Last Call: Wednesday, January 02, 2008
Sundancing the Night Away

A couple of Saturday nights ago, a co-worker had her wedding reception downtown at Bass Performance Hall’s McDavid Studio, which gave my wife and me an excuse to dress like grown-ups and get out of the house, with the chance that we might go out afterward. Downtown doesn’t spring to mind when I think of party ’hoods — I’m more of a West Seventh/TCU/Magnolia Av kind of guy: casual and extremely cheap. But post-wedding, seeing as I was in a suit and tie — and showered and shaven! — and already buzzing from a ton of free booze, I let my wife and some friends talk me into staying downtown and going upscale, starting with The Flying Saucer Draught Emporium. Not to hang out, unfortunately, but to hit the ATM — we were on our way to the Scat Lounge jazz club and expecting to pay a small cover. Because I’m made of money, I was chosen to float the cash. The Saucer was packed, and, as we soon discovered, so was the Scat. The line to get into the club in the basement of the Burkburnett Building was out the door. Who knew Fort Worth had so many jazz lovers? (Quick — name three local jazz musicians!)
Our backup plan, Houston Street Bar & Patio, is decidedly less snazzy (and jazzy) than the Scat but was no less crowded. Apparently, the Houston Street bosses hate me because of a good-bad review I gave them a while back. Whatever. They can’t stop me from hanging out there, and I proved it by downing six beers in about 30 minutes. Ha!
At one point, I stole away and popped into Bar 9, a fancy club a few storefronts down. The door guy asked me for $5, which sent me into a u-turn, only to be brought back around by the magic words “don’t worry about it — go on inside.”
The guy wasn’t just being cool. The place was kind of empty, and maybe he thought I looked like someone who could bring the party, what with my fine threads and all. But, as usual, I brought nothing but my sunshiny, broke self, which started no parties (that I know of) but earned me a free ice-cold bottle of domestic beer from Jem Rodriguez, a buddy of mine and one of a couple really awesome barkeeps there, if not one of the awesomest in the entire city. Rodriguez also pours at Embargo, where you can happily drown in his signature invention, the pomojito, a mojito made with pomegranate juice instead of the regular limejuice. Best. Cocktail. Ever.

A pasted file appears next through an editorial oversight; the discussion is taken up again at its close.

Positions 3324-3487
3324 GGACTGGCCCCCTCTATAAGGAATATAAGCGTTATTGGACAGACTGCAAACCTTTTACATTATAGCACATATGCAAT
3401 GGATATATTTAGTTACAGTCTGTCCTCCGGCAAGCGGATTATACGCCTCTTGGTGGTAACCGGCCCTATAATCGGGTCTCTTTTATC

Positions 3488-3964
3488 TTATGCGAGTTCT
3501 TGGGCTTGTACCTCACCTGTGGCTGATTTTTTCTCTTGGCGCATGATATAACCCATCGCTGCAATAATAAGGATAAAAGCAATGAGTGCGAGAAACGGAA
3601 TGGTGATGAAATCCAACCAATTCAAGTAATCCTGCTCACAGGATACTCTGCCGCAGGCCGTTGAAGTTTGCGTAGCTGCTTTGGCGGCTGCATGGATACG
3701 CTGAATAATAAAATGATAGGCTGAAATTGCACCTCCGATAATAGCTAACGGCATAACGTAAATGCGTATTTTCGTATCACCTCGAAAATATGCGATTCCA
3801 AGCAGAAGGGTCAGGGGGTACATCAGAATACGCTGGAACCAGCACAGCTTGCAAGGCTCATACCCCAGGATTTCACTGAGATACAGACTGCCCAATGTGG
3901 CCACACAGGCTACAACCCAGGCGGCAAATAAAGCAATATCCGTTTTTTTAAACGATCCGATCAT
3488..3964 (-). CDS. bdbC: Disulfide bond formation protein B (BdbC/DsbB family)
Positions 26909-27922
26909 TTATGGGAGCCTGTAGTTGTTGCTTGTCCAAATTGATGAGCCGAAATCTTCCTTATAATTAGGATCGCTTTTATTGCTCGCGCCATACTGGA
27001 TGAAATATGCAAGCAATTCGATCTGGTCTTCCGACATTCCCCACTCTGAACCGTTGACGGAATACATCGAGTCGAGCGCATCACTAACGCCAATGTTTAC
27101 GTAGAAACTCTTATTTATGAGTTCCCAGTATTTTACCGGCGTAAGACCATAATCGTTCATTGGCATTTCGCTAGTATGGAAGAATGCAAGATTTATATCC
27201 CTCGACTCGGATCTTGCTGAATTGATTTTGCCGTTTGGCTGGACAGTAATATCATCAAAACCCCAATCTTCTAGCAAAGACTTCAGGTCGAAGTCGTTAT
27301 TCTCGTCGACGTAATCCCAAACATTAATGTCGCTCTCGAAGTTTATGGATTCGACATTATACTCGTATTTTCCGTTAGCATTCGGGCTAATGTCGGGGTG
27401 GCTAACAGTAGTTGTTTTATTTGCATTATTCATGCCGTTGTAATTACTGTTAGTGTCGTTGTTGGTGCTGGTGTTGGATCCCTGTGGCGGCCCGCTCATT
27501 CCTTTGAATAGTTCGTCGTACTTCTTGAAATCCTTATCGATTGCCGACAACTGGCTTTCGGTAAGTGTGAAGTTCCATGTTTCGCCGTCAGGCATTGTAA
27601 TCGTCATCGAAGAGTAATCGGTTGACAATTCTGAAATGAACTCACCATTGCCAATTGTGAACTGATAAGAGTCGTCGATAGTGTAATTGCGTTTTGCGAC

I eventually split and went back to Houston Street, where the first face to greet me at the door was that of none other than Jarrett Joslin, the owner of Bar 9 and, across the street, Bent Lounge and SoDo Grill. I thanked him for the special treatment at Bar 9, which made him tilt his head like a puppy. Oh, never mind, bro. Enjoy your free time while you can. In a few months, the Omni Hotel will open up nearby, and some of the first things Omni guests will see outside the lobby will be Joslin’s three joints. The only free time he’s going to have will be between the hours of about 3 a.m., after Bar 9 and Bent close and are swept up, and 10:30 a.m., when the Grill opens.

Last weekend was much less fancy and, save for my Bar 9 visit, way cheaper. I had the best time at Lola’s (formerly 6th Street Live), where an excellent show by the Whiskey Folk Ramblers with Telegraph Canyon went down. Telegraph Canyon is a folk-rock band in the best sense of the term: a lot of flannel shirts and jeans, beards, and tons of electric and acoustic instruments. During one song, a band member had strapped on one of those big round bass drums that you see in marching bands, and he played the hell out of it. The Whiskey Folk Ramblers’ set was just as kick-ass. The Ramblers themselves looked like reformed rude boys, in their bowler caps and old-man clothes. I guess that at some point, young punks grow up and trade in their angst for (sigh!) resignation. Case in point: Lola’s itself, whose owner, Brian Forella, started the club not long after his beloved Wreck Room was closed to make room for urban redevelopment. As mature as Lola’s is, though, I still wouldn’t go there in a suit and tie.

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